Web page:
Word count: 518 words
Reading time: About 2 minutes
Even when I don’t go looking for stories, I seem to fall over them. If you’re a writer, be sure to keep an eye out for them, too….
I took myself out for lunch following my blog launch. I wanted a bit of a walk, so I chose a restaurant about 20 minutes away by foot. And — after an extraordinarily hectic week, even by my own lunatic standards — I deeply craved quiet, so I went to a place that is almost zen-like in its tranquility.
I took my Alpha-neosmart with me and wrote for 10 minutes while waiting for my food. Then lunch arrived and I relaxed. I briefly wondered if I enjoy eating out on my own so much because I’m the mother of 17-year-old triplets?
After I’d started on my salad, the waiter suddenly ambled towards me. “Do you mind if I ask you something?” he inquired. I smiled and said, “Please, go ahead,” ignoring the “oh no” reverberating in the back of my mind. He then asked me a question about writing. I answered him politely and he went away. If I were given a cup of water for every stranger who had a writing question, I’d be swimming in an Olympic-sized pool by now….
A few minutes later he was back, making me think of a puppy who’d found someone to feed him treats under the table. The “oh no” in my brain was now blaring like a foghorn.
But then he told me a story. It wasn’t an easy account, but it was compelling. My waiter was a lymphoma survivor and he’s now been 100% free of cancer for five years. He credits his dramatic lifestyle change (from a pack-a-day smoker for 30 years to a vegan who practices yoga and meditation) with his survival. We chatted amiably for about 10 minutes and I felt all the richer for getting to know a stranger in my own neighbourhood. Suddenly, the city of Vancouver felt like a small town.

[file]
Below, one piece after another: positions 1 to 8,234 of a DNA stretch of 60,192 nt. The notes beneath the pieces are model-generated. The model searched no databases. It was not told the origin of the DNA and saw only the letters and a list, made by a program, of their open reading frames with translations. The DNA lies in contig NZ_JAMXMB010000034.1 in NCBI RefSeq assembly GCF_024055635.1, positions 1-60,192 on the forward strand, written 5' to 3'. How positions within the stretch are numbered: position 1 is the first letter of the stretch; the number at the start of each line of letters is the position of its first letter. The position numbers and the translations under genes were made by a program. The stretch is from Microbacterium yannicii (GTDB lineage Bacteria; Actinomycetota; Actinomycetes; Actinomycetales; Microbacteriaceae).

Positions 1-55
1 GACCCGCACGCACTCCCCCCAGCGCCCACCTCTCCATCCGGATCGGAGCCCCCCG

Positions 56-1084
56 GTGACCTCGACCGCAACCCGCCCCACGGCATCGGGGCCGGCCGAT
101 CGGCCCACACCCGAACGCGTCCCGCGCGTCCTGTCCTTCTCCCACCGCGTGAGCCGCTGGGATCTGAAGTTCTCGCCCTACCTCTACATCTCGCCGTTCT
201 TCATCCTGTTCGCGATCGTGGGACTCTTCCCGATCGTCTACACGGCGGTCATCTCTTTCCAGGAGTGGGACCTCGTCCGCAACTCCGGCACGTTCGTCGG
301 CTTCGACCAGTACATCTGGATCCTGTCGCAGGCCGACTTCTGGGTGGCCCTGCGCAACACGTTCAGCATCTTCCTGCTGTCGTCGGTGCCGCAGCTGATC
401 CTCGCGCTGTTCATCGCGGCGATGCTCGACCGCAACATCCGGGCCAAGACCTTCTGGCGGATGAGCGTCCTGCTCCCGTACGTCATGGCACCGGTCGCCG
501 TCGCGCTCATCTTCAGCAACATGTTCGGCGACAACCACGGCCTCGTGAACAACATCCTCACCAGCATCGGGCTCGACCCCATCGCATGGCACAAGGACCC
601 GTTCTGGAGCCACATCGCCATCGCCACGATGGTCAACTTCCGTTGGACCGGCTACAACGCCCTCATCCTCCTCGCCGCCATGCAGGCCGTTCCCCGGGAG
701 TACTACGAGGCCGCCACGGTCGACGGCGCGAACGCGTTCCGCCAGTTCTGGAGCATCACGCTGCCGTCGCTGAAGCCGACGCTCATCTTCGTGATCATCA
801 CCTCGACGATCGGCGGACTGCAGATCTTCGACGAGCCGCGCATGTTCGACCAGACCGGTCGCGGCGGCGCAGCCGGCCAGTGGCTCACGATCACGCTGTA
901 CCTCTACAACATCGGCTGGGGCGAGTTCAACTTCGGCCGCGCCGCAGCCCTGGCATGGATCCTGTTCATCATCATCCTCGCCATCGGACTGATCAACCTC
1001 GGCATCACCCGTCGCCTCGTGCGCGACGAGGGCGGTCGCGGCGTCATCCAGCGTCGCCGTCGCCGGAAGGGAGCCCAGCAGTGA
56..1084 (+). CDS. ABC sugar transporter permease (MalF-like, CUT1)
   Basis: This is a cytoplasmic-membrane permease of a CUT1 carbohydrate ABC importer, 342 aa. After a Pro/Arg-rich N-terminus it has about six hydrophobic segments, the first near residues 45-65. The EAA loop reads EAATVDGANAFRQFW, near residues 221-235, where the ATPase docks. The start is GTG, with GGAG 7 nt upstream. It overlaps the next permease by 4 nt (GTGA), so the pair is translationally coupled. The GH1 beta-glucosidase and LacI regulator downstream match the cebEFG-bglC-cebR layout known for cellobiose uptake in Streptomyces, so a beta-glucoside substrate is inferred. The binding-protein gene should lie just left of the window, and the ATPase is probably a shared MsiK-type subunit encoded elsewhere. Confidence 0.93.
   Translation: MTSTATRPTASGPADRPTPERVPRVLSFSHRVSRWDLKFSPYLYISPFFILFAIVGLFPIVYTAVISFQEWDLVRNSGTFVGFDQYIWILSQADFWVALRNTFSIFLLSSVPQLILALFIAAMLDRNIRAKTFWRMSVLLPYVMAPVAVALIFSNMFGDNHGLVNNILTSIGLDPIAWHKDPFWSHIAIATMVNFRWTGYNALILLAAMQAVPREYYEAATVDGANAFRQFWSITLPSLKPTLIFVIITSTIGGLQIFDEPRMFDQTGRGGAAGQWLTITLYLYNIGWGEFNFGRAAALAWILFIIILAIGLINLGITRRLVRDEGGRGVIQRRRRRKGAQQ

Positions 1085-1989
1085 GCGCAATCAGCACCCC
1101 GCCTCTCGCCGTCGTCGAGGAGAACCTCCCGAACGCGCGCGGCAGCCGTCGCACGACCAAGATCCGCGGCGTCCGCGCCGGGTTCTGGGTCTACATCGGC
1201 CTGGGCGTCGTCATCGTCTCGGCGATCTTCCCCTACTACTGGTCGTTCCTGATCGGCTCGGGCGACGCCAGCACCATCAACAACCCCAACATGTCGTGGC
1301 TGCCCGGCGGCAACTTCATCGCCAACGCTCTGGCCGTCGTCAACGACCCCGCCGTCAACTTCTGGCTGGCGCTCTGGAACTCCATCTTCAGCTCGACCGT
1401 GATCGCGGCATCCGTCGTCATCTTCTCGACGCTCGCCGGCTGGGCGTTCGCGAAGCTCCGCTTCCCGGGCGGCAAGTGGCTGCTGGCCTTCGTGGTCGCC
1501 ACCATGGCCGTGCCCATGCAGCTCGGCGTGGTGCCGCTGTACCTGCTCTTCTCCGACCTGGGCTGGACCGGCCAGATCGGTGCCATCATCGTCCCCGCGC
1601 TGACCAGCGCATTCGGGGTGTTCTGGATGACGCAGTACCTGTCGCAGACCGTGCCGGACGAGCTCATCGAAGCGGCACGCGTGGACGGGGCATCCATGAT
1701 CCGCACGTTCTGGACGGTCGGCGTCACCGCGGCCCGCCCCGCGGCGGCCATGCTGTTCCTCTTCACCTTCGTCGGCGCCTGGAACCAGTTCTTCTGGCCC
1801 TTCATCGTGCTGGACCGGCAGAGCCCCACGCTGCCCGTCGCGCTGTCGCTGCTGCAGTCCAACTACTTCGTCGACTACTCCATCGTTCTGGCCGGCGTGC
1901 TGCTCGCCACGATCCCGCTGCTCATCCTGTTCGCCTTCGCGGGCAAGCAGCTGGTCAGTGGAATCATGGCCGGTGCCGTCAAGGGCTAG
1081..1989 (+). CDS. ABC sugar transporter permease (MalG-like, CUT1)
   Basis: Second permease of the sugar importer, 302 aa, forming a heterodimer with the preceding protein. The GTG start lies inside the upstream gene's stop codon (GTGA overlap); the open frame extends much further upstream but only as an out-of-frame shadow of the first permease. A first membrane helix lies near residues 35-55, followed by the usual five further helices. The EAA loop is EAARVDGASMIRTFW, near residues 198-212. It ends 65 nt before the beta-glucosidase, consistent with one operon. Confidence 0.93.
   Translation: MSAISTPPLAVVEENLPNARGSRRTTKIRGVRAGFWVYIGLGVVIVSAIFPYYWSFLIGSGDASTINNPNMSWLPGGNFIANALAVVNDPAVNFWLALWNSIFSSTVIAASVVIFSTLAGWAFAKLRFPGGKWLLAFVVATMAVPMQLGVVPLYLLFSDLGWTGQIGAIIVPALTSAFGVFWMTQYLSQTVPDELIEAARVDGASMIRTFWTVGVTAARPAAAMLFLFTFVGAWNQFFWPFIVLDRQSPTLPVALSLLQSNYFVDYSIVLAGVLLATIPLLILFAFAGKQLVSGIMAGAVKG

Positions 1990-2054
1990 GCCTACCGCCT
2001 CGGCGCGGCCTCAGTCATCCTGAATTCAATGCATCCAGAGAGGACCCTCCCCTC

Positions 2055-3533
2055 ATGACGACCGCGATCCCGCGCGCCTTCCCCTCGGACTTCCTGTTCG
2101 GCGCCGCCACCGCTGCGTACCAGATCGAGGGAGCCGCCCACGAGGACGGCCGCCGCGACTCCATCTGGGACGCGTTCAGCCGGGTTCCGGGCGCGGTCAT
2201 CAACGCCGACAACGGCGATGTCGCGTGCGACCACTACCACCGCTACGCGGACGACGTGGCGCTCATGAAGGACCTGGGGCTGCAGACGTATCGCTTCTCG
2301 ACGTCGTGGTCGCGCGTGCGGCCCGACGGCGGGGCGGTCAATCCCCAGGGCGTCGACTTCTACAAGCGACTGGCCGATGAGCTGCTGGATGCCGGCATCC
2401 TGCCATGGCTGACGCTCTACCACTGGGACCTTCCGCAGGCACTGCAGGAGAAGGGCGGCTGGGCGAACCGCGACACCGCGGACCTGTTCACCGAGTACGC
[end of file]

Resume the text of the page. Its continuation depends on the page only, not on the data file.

What made this dramatic change possible? The power of the personal story.
Stories carry so much weight! Why don’t more bloggers tell more stories? In my trusty little RSS reader I follow 83 blogs. (As I counted them up just now I could scarcely believe that total myself! Thank goodness few of them post every day or I’d be doing nothing but reading blogs.) Despite that number, I could count on one hand the bloggers who bother to tell stories.
Perhaps the bloggers believe stories take too many words (they don’t.) Maybe they can’t think of any good stories (they’re not thinking hard enough.) Maybe they believe facts are more important (they’re wrong.)
To change readers’ minds, you need to speak to their hearts. Telling stories is not just the best way to accomplish that — it’s the only way. Poet Maya Angelou put it succinctly when she said: There’s a world of difference between truth and facts. Facts can obscure the truth.”
Whether you’re writing a blog or a press release, tell more stories, just as I did at the beginning of this column. Your readers will not only thank you, they’ll also be more engaged and more likely to believe whatever it is you need to tell them.